Ahmed Mohamed has been charged with seven new crimes and Youssef Megahed has another charge added to his indictment. The new charges range from gun possession to aiding terrorists. The defense if calling a bluff on the prosecution. We’ll see, but I think more will be coming out once the trials get underway… Don’t forget CAIR even dropped its support of these two terrorists.
TAMPA – Twelve days before they were scheduled to go on trial, two former University of South Florida students are facing new charges handed up by a federal grand jury.
The new seven-count indictment adds terrorism and weapons charges against one of the defendants, Ahmed Mohamed. It also includes a new charge against Mohamed and Youssef Megahed relating to the devices found in the trunk of their car when they were arrested Aug. 4 in South Carolina. It replaces a two-count indictment handed up last year.
Experts say the new indictment shows the prosecution trying to ensure success at trial by offering jurors alternative avenues to convict.
Stetson University College of Law professor Charles Rose said that when prosecutors do this, it usually means there is “either a weakness in the case they’re shoring up or additional evidence has come their way.”
The indictment, Rose said, “reads to me like a prosecutor has now had an opportunity to develop some additional evidence and has figured how to make it stick.”
“When you look at this indictment, there’s more holes than cheese,” said Jonathan Turley, who teaches at George Washington University Law School and who is currently representing former USF professor Sami Al-Arian in his terrorism case. “The indictment on its face seems to be a bit of overreaching based on the known facts. The indictment presents a far more sinister picture than what has been reported publicly.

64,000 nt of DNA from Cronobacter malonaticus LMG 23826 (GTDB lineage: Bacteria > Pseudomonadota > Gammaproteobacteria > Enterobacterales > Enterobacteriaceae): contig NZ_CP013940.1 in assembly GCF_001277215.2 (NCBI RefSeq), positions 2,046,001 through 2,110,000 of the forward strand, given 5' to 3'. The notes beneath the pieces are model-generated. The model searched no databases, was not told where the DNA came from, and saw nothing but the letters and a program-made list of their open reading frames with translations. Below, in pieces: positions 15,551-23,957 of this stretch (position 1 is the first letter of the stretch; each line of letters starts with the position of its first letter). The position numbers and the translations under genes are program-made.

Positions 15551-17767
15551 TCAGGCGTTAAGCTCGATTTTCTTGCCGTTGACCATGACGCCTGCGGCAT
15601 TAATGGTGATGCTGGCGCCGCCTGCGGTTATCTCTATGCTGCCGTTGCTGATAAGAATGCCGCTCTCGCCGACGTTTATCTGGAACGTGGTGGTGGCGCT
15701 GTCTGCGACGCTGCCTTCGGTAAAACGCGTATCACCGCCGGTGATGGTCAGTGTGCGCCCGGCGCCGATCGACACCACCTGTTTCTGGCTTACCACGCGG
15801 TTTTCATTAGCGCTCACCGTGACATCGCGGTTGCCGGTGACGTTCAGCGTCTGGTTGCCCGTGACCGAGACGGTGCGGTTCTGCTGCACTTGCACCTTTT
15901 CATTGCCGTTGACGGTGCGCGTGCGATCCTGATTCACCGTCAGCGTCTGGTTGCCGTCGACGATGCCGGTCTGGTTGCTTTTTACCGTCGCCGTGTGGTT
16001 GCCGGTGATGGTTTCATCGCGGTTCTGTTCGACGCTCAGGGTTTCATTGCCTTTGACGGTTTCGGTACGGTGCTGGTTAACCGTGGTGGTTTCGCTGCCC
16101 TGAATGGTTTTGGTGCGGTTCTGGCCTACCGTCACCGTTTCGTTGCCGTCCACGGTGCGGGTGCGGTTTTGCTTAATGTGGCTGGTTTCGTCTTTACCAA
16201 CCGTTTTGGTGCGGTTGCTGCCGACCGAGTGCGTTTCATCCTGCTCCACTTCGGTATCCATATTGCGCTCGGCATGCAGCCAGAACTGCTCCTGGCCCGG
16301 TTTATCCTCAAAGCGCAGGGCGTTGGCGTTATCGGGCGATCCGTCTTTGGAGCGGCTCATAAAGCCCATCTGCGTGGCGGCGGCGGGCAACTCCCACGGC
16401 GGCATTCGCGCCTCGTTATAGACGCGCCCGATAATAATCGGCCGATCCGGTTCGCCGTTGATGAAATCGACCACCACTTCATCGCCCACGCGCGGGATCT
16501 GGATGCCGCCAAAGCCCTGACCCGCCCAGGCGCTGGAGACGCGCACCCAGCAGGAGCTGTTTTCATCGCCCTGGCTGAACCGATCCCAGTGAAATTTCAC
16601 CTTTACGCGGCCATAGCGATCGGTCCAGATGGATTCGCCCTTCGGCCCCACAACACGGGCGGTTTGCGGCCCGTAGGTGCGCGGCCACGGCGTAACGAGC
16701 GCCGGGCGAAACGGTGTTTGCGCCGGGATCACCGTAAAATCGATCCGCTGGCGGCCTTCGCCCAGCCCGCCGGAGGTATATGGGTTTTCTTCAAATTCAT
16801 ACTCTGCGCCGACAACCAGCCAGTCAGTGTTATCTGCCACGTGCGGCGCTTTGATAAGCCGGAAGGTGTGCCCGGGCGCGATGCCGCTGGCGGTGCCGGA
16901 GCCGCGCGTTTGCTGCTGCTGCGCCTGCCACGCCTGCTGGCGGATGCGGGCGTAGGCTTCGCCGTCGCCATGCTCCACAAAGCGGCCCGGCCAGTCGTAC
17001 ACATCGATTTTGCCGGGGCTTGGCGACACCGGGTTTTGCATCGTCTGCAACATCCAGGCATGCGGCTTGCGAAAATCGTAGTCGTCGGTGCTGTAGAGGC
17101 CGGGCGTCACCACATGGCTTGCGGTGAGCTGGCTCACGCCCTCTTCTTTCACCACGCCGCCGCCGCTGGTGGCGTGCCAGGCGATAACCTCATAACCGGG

“When it comes to explosive devices, the government has a long history of creative engineering theories,” Turley added. “If you take any house at random, the government can usually make out a case for a potential explosive device based on its contents.”
Some of the new charges against Mohamed are similar to a charge lodged against another former USF student, Karim Moussaoui, who was recently convicted of possessing a firearm in violation of his student visa. The charge, which carries a maximum of ten years in prison, relates to an incident in which Moussaoui visited a Tampa firing range with Megahed and held a gun for 2 1/2 minutes, posing for pictures.
Another Gun Violation Alleged
Prosecutors have alleged that Mohamed, who is also on a student visa, visited the same firing range on another date in July. Megahed is a legal, permanent resident and is allowed to possess a firearm.
“Moussaoui’s conviction was viewed as laughable by most defense attorneys,” Turley said. “Most prosecutors would never have charged that crime, never mind have forced a trial. The prosecutors are simply trying too hard in these cases to come up with anything that can be viewed as a crime.”
Megahed and Mohamed are scheduled to go on trial April 28 on one of the charges, illegally transporting explosives. Mohamed is scheduled to have a separate trial on a charge he tried to help terrorists by posting on the Internet a video in which he showed how to use a remote-controlled toy to detonate a bomb.
Defense attorneys disagreed on whether the new indictment should affect the trial schedule, with Megahed’s lawyer expecting no effect and Mohamed’s lawyer expecting a delay.
Megahed and Mohamed both are newly charged in the indictment with possessing a destructive device. The new indictment also includes the charge from the previous indictment of transporting explosive materials.
New Charge Of Aiding Terrorists
Mohamed also is newly charged with providing material support to terrorists, and possessing a pistol and a rifle in violation of visa guidelines. The new indictment also contains the charge in the previous indictment against Mohamed of teaching and demonstrating the use of explosives with the intent to help terrorists.
One new charge against Mohamed accuses him of carrying a destructive device while providing material support to terrorists on Aug. 4, the day of the men’s arrest. Attorneys have said that the video Mohamed is accused of posting on YouTube had been removed by that day. It’s unclear how prosecutors think Mohamed was helping terrorists on that date. That is the most serious charge in the indictment, carrying up to a life sentence.
Megahed’s attorney, Adam Allen, said the new indictment will have little effect on his client.
The new charge, he said, is the same as the old charge, and both carry a maximum possible penalty of 10 years in federal prison and a minimum of probation.
The new indictment, he said, “shows that after a year of investigation by the FBI, they have absolutely no new evidence of any wrongdoing by my client.”
Reporter Elaine Silvestrini can be reached at (813) 259-7837 or email@example.com.